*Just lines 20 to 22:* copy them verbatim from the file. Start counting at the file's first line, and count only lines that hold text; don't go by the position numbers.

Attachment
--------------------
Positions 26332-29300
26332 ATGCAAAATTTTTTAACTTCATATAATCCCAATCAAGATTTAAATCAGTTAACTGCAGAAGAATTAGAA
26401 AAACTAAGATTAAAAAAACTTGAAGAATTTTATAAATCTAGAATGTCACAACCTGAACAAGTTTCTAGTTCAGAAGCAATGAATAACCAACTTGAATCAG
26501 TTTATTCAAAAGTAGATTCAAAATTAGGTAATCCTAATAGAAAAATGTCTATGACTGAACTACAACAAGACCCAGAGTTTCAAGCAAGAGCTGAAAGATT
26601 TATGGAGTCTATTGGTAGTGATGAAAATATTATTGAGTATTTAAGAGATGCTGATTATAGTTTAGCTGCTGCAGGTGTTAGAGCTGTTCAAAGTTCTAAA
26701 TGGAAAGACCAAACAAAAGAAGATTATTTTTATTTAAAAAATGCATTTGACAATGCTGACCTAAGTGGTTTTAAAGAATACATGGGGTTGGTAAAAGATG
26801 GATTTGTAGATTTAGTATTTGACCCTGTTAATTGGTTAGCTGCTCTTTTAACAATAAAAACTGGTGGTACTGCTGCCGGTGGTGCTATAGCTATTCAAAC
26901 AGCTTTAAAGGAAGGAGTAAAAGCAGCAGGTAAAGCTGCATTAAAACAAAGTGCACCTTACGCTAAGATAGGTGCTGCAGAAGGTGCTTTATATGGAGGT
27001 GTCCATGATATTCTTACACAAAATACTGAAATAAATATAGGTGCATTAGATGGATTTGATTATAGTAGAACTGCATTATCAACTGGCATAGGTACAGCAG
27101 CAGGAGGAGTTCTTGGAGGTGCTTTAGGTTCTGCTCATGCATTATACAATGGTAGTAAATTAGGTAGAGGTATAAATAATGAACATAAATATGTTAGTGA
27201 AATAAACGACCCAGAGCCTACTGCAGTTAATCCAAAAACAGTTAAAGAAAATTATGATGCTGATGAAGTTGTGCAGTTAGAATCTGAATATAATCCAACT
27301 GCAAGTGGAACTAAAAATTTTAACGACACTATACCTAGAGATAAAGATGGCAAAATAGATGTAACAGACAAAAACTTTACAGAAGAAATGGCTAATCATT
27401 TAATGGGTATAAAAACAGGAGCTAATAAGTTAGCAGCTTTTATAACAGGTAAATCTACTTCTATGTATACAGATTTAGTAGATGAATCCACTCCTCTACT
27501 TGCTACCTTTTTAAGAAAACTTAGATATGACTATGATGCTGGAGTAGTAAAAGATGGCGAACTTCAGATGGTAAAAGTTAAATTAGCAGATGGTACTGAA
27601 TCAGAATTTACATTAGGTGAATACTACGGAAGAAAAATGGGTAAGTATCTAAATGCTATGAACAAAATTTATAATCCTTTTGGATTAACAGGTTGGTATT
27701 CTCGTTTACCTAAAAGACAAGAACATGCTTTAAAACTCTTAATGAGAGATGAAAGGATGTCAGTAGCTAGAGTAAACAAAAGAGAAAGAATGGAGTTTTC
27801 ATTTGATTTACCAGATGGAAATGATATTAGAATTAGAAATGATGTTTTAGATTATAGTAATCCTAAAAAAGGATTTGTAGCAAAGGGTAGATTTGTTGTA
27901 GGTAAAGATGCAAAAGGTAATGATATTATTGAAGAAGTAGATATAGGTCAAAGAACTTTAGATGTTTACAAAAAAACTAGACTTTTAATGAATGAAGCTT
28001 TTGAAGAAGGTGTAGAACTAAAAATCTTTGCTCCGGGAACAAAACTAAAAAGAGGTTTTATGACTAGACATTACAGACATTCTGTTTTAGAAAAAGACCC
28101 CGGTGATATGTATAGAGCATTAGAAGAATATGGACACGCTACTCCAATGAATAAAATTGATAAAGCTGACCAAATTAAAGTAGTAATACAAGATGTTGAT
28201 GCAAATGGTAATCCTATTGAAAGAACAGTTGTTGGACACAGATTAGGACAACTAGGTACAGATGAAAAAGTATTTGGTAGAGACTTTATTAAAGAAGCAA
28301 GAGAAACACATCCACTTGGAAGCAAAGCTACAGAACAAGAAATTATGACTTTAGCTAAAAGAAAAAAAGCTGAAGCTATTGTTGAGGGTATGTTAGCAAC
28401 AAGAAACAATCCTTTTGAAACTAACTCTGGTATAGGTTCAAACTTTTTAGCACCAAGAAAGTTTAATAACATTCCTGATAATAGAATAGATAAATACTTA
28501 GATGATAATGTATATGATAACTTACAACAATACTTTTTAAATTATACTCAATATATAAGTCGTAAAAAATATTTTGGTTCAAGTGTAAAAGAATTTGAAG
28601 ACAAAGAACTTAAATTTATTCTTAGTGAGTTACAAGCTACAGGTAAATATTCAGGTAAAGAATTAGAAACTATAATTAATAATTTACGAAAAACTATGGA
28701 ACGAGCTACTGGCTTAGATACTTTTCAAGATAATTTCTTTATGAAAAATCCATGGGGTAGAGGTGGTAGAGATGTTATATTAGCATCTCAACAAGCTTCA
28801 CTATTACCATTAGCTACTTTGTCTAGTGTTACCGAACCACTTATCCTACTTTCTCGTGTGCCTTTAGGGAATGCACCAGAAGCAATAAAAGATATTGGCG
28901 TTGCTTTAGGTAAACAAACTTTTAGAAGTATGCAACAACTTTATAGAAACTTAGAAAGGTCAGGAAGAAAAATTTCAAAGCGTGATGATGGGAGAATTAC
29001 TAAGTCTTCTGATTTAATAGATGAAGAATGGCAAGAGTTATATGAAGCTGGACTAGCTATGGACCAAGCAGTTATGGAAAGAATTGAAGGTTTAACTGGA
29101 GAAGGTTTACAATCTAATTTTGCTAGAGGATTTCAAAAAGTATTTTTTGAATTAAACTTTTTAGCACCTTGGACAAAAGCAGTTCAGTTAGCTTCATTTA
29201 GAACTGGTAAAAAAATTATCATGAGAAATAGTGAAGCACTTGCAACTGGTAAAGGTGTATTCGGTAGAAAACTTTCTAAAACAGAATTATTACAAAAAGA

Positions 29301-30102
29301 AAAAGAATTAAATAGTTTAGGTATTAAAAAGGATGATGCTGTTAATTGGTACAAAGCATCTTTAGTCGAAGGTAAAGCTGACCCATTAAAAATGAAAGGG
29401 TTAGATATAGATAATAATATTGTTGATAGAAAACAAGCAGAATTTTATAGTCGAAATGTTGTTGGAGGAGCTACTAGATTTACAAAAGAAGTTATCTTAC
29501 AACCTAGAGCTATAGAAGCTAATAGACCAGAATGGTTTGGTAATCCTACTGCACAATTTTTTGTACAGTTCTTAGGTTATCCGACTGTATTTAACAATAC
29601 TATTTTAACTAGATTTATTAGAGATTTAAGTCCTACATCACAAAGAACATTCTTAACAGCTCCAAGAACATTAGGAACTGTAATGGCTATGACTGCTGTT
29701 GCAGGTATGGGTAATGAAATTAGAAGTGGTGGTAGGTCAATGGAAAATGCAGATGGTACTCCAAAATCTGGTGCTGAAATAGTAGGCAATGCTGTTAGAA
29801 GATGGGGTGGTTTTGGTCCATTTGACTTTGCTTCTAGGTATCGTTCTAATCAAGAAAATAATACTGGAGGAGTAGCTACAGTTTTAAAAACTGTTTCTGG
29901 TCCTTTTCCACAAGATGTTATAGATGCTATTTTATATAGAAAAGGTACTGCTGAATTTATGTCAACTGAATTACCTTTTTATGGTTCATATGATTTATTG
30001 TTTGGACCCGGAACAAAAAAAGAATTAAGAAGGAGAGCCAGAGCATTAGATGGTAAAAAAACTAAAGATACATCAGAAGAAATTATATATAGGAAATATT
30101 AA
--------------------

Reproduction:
28101 CGGTGATATGTATAGAGCATTAGAAGAATATGGACACGCTACTCCAATGAATAAAATTGATAAAGCTGACCAAATTAAAGTAGTAATACAAGATGTTGAT
28201 GCAAATGGTAATCCTATTGAAAGAACAGTTGTTGGACACAGATTAGGACAACTAGGTACAGATGAAAAAGTATTTGGTAGAGACTTTATTAAAGAAGCAA
28301 GAGAAACACATCCACTTGGAAGCAAAGCTACAGAACAAGAAATTATGACTTTAGCTAAAAGAAAAAAAGCTGAAGCTATTGTTGAGGGTATGTTAGCAAC